Shortly after Inglorious Bastards—Quentin Tarantino’s alternate history of World War II—debuted in 2009, New Yorker writer Jelani Cobb found himself in Moscow. There, a Russian friend asked what he’d thought of the film, and Cobb replied that he “loved the way the director created an alternate history in order to make a larger point about the universal nature of heroism,” according to one of Cobb’s articles.
But his friend did not share this view.
“My friend and, as I later learned, lots of other Russians took issue with the film for precisely that reason,” Cobb wrote. Because many Russians feel the United States still doesn’t recognize their World War II contributions, they saw the movie as an “attempt to further whitewash their role in Hitler’s demise. The alternate history in Inglourious Basterds failed there because the actual history had yet to be reconciled.”
Cobb—a journalism professor at Columbia University and a former history professor at the University of Connecticut—recounted this tale at the beginning of his New Yorker review of Django Unchained, Tarantino’s 2012 alternate history of American slavery, as a way of explaining why he took issue with the film.
But the story also helps explain some of the concerns that critics have raised about HBO’s forthcoming show Confederate, which involves a modern-day Confederacy where slavery is legal. In this fictional world, the southern states successfully secede from the rest of the nation. The show will chronicle the events leading up to what an HBO press release called the “Third American Civil War.”
Believing the history of American slavery is already misunderstood, some writers and activists worry that such an alternate history—told through the lens of David Benioff and D.B. Weiss, the two white showrunners who helm Game of Thrones—runs the risk of perpetuating misinformation about the realities of slavery and what the Civil War was really about. On Sunday, the #NoConfederate Twitter campaign voiced some of these concerns about the show.
When asked for comment via email, an HBO representative replied with a statement: “We have great respect for the dialogue and concern being expressed around ‘Confederate.’ We have faith that [writers] Nichelle [Tramble Spellman], Dan [Weiss], David [Benioff] and Malcolm [Spellman] will approach the subject with care and sensitivity. The project is currently in its infancy so we hope that people will reserve judgment until there is something to see.”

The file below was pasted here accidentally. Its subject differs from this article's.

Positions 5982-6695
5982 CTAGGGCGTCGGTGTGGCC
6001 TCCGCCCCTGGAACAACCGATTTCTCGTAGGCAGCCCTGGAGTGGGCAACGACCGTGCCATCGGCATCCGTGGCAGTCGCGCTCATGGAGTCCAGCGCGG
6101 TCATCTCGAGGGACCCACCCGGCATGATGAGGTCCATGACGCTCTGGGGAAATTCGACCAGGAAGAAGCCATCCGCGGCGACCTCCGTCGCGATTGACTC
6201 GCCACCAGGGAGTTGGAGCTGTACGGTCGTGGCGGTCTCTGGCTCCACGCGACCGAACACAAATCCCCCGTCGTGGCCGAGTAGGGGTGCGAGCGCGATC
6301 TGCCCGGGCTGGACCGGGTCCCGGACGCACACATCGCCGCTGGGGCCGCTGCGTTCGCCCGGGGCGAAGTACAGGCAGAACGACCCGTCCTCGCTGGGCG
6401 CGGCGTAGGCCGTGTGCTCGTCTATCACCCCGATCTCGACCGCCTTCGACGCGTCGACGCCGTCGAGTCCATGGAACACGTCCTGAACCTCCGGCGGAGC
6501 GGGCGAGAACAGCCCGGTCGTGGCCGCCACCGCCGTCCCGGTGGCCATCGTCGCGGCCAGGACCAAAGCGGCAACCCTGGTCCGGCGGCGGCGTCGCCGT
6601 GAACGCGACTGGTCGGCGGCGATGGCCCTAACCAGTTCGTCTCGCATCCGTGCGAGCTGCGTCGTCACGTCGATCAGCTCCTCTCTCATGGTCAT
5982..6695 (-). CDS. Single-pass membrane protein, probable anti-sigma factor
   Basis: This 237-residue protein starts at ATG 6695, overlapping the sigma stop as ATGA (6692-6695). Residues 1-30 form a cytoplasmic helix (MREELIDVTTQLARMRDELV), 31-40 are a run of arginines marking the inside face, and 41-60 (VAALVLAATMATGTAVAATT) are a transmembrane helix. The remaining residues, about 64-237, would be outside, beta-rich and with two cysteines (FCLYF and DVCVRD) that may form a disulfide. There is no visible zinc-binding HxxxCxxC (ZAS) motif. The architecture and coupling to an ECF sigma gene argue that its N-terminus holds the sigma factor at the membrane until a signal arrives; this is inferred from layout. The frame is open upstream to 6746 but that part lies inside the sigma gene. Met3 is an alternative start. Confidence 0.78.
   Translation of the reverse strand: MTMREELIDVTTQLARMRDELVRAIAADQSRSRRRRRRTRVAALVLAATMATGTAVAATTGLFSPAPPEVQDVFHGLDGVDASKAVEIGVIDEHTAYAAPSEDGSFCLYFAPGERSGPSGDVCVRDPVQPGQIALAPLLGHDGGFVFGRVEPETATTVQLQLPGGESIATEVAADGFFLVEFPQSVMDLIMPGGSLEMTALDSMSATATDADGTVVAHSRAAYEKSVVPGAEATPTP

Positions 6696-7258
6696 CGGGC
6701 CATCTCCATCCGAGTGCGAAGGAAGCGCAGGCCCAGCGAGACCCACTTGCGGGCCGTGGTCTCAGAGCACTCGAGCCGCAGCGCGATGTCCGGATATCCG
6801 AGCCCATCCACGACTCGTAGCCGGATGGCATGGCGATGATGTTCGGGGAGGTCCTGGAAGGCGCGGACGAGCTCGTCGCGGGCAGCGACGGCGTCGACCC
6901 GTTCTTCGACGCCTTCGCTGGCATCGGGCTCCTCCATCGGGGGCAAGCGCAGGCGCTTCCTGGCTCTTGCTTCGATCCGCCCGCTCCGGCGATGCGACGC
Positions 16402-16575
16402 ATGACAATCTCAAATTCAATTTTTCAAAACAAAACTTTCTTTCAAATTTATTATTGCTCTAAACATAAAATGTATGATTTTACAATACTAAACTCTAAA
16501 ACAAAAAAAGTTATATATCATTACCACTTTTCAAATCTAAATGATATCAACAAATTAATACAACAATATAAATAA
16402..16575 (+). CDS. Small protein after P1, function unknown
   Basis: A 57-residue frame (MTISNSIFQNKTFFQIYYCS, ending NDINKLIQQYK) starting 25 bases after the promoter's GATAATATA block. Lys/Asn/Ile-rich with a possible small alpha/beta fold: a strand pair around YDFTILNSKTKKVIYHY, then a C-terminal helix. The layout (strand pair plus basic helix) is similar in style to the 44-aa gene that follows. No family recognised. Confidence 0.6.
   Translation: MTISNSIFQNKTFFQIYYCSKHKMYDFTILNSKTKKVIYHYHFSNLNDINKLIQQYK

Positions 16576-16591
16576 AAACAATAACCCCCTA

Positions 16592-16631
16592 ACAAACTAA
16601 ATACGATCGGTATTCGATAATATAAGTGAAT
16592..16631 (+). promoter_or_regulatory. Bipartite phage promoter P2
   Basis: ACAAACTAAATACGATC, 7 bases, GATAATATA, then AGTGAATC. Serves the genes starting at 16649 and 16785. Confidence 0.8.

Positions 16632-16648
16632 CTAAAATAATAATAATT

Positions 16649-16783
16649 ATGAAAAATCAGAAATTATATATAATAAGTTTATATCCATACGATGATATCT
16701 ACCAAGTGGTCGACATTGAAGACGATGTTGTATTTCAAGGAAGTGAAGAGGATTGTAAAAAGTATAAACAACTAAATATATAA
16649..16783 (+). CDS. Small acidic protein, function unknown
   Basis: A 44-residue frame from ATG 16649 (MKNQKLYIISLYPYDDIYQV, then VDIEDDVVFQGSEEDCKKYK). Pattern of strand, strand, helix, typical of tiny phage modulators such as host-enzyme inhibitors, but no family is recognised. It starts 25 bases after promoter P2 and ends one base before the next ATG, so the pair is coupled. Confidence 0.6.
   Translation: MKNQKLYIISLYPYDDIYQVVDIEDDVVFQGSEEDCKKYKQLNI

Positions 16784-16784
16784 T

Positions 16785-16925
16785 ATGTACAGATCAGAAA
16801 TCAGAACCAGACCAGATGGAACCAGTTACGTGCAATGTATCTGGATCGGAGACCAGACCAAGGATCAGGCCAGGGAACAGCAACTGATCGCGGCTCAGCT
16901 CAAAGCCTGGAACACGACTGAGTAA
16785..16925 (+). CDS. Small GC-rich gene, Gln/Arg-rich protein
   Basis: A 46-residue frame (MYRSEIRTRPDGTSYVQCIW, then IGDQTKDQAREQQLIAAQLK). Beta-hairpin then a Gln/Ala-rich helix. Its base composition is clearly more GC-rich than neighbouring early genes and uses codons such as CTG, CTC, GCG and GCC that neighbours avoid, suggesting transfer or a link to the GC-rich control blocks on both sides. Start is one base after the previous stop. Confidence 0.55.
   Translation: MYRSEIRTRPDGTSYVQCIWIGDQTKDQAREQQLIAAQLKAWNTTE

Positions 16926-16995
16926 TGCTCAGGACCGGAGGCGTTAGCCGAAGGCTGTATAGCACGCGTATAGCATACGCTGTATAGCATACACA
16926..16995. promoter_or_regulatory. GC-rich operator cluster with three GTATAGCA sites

Among the voices critical of the premise are historians who question whether Benioff and Weiss have a good enough understanding of the period’s history to create an “alternate” one. In a recent Vulture interview, Benioff recalled reading in a book by historian Shelby Foote how one of Confederate General Robert E. Lee’s attempts to gain Northern territory were spoiled when a report was intercepted by the Union. He pointed to it as a source of his interest in creating the show.
“A lot of people think if the orders hadn’t been lost, things might have been different: The Confederates might’ve sacked Washington, D.C., it’s possible the South could’ve won the war,” he said. “So that notion of, what would the world have looked like if Lee had sacked D.C., if the South had won—that just always fascinated me.”
Benioff’s reference to Foote, a white historian who, as writer Ta-Nehisi Coates has noted, once said he “would fight for the Confederacy today if the circumstances were similar,” triggered alarm bells with historians on Twitter. Military historian Chris Levesquetweeted that the reference “implies a very shallow understanding of the Civil War, the Confederacy, and what came after.” David M. Perry, a former history professor and current writer about history-related topics, tweeted that “as a historian, I’m very concerned with Benioff’s reference to the Shelby Foote books, which I read as steeped in Lost Cause-ism.” And Civil War historian Kevin M. Levinsarcastically quipped, “David Benioff’s understanding of the Civil War can be traced to reading Shelby Foote. Nothing to worry about here.”
White authors’ reimaginings of Confederate victory or a world in which the Civil War never happened are hardly new. These stories can be found in the 11 Southern Victory novels, the alternate history-book-like If the South Had Won the Civil War, the Captain Confederacy comic books, and last year’s novel Underground Airlines (which caused a controversy similar to Confederate). Black writers too have tackled slavery with speculative fiction like Octavia Butler’s Kindred and historical dramas like Misa Green’s Underground, but these works tend not to focus on the “what if” conceit of Confederate victory.
Over at The New York Times, writer and professor Roxane Gay addressed the tensions inherent in historical fiction whose writers may not recognize the continuities between the Civil War era and today. “It is curious that time and again, when people create alternate histories, they are largely replicating a history we already know, and intimately,” she wrote. “They are replicating histories where whiteness thrives and people of color remain oppressed.”